If indeed travel takes your mind for a ride, what happened to me over the weekend in Sapele was indeed an eye-opener. The family of my friends the Efetevbias and the bride they intended were to exchange matrimonial vows on that weekend in Sapele and I was invited. Unlike our presido, I wasn’t going to fake an ear illness or fear of militants not to go to the Delta homefront. The family involved is a special one, with friends who long ceased to be friends but are now my brothers and sisters and part of an indirect extended family. But that apart, I wanted to visit a part of the Niger Delta seething with resentment over underdevelopment and consistent marginalization, and see things first hand, especially with the new bluster and muscle from the Niger Delta Avengers which seemed to have effectively put the fright on our beloved President. Recently the President was scheduled to visit Ogoni land for the purpose of implementing the UNEP Report and the commissioning of the first stages of the cleanup of a despoiled land.
But at the last minute, he opted out because of the so-called security reports which advised him against the trip to Ogoniland. According to the said reports, militants had threatened Mr. President’s life, and therefore he took the very ‘wise’ decision not to attend the ground breaking ceremony. A lot of us were surprised: one, this is a President who is commander-in-chief of our troops on air, land and sea and a former soldier at that. If Mr. President is afraid to move around even with the fire-power and men at his disposal, then lesser armed mortals like me who have only a pen and computer as weapons as our last line of defence are in hot soup. Two, I remember the sort of opprobrium which Nigerians poured on Mr. Buhari’s predecessor Goodluck Jonathan who did not deign visit Chibok just after over 200 school girls were kidnapped by Boko Haram. I remember as well then there were threats to Mr. Jonathan’s life if he visited Borno. I do not regret advising Mr. Jonathan not to go visit Borno then because I verily believed that the gravity of threat to the life of Mr. Buhari’s predecessor then was more tangible than that to Mr. Buhari’s especially judging from their temperaments and antecedents. The lesson here is that a president of a country wouldn’t be cancelling scheduled visits to any section of Nigeria if the right and proper thing can be done.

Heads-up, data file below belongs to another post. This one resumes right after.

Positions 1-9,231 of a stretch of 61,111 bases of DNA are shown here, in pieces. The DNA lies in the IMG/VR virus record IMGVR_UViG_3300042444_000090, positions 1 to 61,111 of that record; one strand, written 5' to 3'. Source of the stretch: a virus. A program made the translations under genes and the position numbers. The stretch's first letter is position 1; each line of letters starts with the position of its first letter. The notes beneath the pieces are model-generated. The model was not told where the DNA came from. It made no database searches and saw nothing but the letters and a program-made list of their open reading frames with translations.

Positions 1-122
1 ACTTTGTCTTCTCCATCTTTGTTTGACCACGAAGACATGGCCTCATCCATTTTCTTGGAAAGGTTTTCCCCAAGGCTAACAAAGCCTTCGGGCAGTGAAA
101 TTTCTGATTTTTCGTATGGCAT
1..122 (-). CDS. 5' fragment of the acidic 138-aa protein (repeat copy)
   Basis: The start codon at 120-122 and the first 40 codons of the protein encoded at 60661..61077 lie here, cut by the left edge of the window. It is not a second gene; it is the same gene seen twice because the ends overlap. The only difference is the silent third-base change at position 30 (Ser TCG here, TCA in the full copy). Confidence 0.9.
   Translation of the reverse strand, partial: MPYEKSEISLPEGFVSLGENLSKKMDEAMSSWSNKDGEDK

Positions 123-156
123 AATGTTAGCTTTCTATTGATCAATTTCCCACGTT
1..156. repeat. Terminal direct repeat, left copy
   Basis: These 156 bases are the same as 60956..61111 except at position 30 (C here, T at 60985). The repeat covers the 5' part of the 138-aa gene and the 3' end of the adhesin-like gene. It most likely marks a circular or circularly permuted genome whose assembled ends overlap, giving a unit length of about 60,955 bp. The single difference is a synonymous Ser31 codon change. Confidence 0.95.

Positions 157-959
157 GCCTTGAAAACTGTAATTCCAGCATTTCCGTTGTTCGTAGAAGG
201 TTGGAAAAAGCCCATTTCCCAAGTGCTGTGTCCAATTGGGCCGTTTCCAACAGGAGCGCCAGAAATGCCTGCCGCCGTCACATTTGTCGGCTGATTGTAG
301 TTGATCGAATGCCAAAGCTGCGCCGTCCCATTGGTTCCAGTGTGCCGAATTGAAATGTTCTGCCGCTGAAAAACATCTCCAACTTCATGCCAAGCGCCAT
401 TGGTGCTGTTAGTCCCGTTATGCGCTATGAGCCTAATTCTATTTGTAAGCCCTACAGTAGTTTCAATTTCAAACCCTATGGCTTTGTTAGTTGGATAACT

Therefore, I set off. The plan was to go there with Mrs. Etemiku but on second thoughts I decided it wouldn’t be wise. I am unlike Chief Obasanjo who is said to have married a petite Stella Obasanjo so that he could easily pick her up and scram if there was trouble ahead. Mrs. Etemiku is nearly my size and if indeed the avengers were coming for us, picking up my inamorata and running away would be a huge challenge. Clad in my traditional costume and okpo to match, I arrived at the station to Sapele to find out that not only had the drivers jacked up the fare by 100%, we also had to be squeezed like sardine: in a vehicle for four, we ended up on the journey with seven: four at the back seat, and me in front with the other passenger struggling for space in the front seat with the driver. I cannot say I blame the driver: if people with public funds are not stealing the monies, I am certain that there would be a cheap and comfortable metro system akin to the ones in Europe plying the Benin-Sapele road today. Relevant institutions set up to work for the development of the Niger Delta must consider this. The politicians stealing the monies must stop - daily, we are subjected to these inhuman treatments which erode whatever worth and dignity we possess as Nigerians.